At the Nov. 13 Peace Action Conference, Jac said the Platform for Change grew out of 2020 BLM protests that drew more than 15,000 people to Spokane streets.

SCAR realized people care and decided to use the energy from BLM events on the streets, Jac said. Adding to that, the recent national Mapping Police Violence Report ranked Spokane the second deadliest city per capita of 100 cities, and with 12 to 18 incidents a year, the 12th deadliest city.

"In Spokane County, we struggle against racial injustice in every part of our criminal-legal systems—with high rates of stops, arrests, court cases and convictions. We choose punishment in lieu of restoring victims," said Jac.

So SCAR invites people to re-examine crime and "criminalized" behavior, violence and the roots of harmful behavior—such as landlords raising rents in low-income housing and putting more people out on the streets.

To foster shared prosperity, SCAR has gathered agencies to develop the Platform for Change 2.0, to promote "holistic change" that envisions a community of safety and wellness with "robust, diversified, integrated, holistic and community-centered care."

"Integrated care" means if a doctor knows a patient is sick because of black mold, the doctor can ask the landlord to remove the mold so the renter can be healthy, work and pay rent.

"Holistic" means knowing homeless women may begin using meth to stay awake at night to avoid sexual assault and use downers to sleep in the day. When housed they stop using drugs.

"Politics are about how we treat each other," Jac said. "Government is about how we distribute power in society."

Jac said the Platform for Change 2.0—the latest version—is "a living document, subject to change based on growing needs, knowledge and wisdom to envision a community where all have needs met so all thrive."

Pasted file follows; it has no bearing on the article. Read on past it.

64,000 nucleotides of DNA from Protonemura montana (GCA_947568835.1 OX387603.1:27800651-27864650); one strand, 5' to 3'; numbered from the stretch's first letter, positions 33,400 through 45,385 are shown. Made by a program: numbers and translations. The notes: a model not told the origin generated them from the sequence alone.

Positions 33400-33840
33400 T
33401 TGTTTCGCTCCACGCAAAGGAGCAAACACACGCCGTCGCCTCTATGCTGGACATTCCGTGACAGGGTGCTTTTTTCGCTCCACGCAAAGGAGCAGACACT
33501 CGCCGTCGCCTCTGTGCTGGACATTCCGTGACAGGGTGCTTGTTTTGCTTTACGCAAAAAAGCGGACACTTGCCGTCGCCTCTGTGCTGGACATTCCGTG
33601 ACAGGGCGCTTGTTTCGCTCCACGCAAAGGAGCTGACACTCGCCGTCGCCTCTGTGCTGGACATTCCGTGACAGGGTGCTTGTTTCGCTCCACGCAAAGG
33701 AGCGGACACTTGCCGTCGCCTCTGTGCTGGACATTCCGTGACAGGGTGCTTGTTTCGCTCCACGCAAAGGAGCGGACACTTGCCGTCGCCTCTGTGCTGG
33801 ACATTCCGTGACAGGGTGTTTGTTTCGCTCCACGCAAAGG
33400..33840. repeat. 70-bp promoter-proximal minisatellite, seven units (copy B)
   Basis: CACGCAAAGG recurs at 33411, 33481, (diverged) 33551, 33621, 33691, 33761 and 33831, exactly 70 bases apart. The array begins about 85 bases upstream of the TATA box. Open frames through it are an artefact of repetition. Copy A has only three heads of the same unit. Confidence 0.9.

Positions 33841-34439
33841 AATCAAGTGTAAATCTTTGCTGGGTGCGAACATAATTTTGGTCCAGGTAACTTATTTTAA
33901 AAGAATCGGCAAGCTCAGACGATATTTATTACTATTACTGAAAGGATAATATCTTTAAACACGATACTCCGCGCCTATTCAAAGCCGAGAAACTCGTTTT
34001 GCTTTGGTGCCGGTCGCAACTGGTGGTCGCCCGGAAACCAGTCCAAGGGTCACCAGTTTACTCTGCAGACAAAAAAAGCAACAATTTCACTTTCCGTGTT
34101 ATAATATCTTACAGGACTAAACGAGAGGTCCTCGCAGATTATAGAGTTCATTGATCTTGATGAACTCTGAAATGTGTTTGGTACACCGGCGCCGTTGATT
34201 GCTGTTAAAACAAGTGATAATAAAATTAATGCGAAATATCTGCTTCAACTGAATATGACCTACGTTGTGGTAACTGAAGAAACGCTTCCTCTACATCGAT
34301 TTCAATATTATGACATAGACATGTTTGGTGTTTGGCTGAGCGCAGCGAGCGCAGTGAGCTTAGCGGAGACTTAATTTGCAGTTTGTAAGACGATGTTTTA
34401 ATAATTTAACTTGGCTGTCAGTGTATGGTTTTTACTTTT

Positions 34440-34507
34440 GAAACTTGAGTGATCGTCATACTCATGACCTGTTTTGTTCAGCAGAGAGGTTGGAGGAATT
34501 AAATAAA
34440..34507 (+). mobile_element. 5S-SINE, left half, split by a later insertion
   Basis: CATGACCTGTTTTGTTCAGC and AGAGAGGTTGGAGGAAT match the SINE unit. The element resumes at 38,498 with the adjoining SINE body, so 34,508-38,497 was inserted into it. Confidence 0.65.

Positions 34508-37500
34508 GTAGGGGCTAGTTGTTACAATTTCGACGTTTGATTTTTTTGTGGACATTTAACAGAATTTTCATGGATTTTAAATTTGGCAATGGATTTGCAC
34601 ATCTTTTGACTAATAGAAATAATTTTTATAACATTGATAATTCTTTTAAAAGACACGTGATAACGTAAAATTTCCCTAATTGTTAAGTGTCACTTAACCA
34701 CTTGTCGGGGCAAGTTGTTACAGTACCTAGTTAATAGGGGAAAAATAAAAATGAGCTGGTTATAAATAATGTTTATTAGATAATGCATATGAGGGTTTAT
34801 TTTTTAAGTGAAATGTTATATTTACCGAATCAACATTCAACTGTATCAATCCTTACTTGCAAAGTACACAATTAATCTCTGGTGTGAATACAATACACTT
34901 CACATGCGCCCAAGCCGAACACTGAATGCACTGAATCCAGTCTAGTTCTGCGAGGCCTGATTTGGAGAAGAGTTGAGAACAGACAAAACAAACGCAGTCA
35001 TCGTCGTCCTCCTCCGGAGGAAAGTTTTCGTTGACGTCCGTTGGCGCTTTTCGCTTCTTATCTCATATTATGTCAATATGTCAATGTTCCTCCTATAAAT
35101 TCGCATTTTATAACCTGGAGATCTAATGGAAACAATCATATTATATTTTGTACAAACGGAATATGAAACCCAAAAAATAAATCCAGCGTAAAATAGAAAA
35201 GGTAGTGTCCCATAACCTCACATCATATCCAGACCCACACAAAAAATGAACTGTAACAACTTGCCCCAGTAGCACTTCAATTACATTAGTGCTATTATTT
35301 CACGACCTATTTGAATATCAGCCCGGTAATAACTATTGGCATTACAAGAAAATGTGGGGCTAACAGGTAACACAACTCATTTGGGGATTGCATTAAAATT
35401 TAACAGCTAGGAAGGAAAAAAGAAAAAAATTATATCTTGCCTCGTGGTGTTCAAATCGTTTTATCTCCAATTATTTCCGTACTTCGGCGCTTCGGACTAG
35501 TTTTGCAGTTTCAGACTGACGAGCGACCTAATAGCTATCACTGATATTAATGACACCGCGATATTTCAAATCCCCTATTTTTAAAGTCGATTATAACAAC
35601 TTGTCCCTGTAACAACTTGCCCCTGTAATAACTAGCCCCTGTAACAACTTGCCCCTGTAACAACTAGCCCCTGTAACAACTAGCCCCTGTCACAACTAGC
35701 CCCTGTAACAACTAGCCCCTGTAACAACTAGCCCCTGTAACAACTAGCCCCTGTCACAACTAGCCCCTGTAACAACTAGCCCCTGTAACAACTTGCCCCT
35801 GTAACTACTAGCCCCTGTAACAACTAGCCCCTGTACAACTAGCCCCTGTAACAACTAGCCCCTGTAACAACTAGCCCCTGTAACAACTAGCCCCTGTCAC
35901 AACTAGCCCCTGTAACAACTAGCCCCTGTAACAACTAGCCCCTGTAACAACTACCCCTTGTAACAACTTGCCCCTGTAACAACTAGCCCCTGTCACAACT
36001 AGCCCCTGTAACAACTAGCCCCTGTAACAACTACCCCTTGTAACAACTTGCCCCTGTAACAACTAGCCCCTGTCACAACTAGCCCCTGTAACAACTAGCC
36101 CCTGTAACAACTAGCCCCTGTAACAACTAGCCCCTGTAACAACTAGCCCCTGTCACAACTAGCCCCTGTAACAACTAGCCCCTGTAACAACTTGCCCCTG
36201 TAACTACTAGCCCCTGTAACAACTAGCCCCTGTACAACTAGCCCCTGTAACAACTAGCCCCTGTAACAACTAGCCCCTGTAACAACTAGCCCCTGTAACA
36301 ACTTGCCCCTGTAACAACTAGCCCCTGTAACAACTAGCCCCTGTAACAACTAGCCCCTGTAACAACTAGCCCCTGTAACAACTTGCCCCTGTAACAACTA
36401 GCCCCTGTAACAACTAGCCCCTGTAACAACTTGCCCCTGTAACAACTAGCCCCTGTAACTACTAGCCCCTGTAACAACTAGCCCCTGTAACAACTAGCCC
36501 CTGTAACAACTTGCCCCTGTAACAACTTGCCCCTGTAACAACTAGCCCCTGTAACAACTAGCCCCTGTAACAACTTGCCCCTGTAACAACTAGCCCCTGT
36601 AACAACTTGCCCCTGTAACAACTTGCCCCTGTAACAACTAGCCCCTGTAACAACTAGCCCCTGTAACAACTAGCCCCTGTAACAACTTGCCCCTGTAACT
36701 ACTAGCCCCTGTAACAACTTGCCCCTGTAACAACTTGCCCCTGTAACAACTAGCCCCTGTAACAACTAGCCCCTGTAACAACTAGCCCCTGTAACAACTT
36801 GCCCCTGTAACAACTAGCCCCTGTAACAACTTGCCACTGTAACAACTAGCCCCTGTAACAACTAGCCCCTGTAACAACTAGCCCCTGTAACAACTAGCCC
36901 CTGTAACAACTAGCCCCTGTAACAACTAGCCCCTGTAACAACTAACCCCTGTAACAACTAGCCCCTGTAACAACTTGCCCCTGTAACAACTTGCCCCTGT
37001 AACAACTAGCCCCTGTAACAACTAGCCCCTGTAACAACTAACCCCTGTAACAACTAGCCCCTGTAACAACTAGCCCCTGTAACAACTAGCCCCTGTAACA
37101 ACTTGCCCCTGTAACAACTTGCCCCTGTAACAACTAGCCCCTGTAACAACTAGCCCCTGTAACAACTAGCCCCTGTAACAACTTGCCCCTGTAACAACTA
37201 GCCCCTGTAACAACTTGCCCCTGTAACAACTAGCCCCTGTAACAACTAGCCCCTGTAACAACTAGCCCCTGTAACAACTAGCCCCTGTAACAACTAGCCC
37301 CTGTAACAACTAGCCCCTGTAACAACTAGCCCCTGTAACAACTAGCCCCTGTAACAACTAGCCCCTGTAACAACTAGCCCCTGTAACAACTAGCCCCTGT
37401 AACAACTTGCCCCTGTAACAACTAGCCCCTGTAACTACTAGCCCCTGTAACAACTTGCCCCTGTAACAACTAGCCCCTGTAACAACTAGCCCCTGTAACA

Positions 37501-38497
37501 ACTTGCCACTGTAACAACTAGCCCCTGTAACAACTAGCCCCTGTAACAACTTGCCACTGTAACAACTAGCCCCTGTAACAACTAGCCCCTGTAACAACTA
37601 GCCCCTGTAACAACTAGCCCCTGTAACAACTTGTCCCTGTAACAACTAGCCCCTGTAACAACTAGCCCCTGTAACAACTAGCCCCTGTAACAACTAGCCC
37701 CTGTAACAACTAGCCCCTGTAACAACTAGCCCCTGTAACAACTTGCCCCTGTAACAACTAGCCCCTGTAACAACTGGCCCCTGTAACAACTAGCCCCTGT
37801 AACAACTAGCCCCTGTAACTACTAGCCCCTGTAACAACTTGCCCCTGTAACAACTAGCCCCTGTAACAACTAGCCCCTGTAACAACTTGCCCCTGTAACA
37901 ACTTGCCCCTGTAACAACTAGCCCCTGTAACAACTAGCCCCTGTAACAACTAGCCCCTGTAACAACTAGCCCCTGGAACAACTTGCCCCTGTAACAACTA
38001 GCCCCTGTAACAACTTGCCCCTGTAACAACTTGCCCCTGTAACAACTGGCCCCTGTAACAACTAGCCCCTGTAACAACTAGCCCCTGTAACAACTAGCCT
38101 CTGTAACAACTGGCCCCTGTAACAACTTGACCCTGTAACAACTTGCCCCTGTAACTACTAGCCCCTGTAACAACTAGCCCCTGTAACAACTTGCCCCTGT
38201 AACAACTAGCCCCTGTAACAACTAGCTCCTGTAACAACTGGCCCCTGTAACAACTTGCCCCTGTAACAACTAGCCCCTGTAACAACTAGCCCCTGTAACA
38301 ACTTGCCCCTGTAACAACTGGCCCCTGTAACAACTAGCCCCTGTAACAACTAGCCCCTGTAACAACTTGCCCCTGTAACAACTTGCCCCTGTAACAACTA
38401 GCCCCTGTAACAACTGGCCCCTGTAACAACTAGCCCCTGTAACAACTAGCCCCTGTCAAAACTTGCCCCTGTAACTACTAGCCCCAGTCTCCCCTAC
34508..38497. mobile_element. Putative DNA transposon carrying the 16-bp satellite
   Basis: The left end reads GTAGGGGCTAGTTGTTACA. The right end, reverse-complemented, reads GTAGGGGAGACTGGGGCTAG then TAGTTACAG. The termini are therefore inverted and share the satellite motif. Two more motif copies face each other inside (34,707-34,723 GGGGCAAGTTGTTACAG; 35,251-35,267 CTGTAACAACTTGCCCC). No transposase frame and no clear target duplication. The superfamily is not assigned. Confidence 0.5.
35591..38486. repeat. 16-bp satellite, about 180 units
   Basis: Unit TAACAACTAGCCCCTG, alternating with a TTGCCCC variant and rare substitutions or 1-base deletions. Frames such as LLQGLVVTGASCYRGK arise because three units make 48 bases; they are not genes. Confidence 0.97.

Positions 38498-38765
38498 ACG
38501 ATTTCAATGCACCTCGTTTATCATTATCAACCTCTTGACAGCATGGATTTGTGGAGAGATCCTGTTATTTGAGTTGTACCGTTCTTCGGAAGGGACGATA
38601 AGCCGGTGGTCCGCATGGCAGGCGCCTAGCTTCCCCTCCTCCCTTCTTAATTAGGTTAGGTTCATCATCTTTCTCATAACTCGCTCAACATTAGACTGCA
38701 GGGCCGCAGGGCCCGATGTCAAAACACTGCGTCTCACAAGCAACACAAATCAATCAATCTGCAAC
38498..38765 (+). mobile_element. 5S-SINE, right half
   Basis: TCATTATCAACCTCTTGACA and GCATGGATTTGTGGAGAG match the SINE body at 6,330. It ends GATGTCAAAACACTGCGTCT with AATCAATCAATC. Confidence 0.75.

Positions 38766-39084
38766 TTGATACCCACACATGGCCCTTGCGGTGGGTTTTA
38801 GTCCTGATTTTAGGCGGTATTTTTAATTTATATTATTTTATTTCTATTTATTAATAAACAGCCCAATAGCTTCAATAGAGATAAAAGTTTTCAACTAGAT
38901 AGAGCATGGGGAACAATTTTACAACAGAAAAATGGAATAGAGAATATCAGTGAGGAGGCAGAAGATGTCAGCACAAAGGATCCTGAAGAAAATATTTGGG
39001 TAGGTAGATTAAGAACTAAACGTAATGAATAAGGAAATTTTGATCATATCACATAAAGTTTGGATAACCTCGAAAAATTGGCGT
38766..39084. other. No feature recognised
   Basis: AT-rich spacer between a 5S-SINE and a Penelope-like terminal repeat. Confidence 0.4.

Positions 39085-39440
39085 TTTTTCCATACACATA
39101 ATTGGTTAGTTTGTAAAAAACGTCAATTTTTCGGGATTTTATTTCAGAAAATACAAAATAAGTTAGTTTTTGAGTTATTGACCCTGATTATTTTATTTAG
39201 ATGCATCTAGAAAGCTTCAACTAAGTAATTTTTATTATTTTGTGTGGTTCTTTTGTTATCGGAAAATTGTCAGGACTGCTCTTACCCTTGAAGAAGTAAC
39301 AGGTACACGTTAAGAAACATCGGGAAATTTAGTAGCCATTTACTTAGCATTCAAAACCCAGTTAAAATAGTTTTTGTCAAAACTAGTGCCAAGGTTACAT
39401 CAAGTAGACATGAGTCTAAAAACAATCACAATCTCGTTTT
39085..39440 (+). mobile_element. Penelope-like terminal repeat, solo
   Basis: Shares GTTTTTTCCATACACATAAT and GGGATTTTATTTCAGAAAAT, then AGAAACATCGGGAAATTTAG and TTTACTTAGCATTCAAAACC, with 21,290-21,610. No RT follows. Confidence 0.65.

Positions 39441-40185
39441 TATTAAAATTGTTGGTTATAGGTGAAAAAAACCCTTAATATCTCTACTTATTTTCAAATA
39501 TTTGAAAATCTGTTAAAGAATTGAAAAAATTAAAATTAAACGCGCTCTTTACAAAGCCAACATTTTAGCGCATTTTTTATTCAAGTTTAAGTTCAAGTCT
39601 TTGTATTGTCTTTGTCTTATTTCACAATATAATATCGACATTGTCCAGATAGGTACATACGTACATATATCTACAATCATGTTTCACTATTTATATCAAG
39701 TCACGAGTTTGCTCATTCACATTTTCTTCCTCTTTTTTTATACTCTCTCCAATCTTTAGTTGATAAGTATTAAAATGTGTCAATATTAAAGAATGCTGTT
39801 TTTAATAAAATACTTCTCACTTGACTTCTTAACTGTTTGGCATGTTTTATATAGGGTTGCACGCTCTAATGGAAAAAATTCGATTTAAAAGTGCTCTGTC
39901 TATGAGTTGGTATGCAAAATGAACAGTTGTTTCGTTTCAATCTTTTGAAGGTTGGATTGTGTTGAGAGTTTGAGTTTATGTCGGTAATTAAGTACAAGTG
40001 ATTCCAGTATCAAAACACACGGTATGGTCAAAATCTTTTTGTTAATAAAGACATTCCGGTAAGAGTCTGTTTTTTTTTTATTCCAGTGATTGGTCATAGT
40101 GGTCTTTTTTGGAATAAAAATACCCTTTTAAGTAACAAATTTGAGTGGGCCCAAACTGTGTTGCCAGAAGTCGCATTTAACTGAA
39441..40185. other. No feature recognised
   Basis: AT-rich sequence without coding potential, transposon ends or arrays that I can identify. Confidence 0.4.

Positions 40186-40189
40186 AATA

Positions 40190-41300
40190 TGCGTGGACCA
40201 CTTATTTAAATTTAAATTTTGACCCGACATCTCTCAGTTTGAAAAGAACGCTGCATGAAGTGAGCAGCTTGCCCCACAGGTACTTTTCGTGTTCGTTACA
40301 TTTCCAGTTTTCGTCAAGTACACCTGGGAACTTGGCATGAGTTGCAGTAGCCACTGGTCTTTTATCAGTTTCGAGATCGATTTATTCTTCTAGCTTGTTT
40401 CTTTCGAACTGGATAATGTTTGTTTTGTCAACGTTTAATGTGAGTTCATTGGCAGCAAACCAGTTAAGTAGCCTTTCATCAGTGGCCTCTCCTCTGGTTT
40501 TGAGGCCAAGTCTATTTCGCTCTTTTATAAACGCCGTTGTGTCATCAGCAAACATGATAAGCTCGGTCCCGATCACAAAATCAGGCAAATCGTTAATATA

The Platform for Change 1.0 and the list of supporting organizations are online at

SCAR seeks input from the cross-disciplinary coalition of agencies that brings different education, expertise, professional and lived experiences related to root causes of the inequity.

Organizers are gathering feedback on proposals in three areas:

• Transferring funds from police to invest in mental, behavioral and physical health care, addiction treatment, domestic/intimate partner violence intervention, homeless services, tenant protections, public schools, early childhood intervention and services for people in transition from incarceration, homelessness and foster care.

• Holding current policing structures accountable through civilian oversight, empowering the police ombuds office, holding independent investigations of police behavior, demilitarizing police, decertifying officers in extremist groups, and disciplining/firing police guilty of a crime, misconduct or abuse.

• Transforming the existing criminal-legal system to end policies that criminalize poverty, homelessness and addiction, ending cash bail, not building a new jail, reforming pretrial procedures, funding public defenders, releasing sentencing data on the judges' and defendants' demographics.

"We want the Platform for Change to be a springboard for social justice for the whole community," said Jac, inviting others to join in the process.

For information, email, visit or call 596-9750.
Registration for the fifth anniversary gathering is at

Copyright@ The Fig Tree, December2022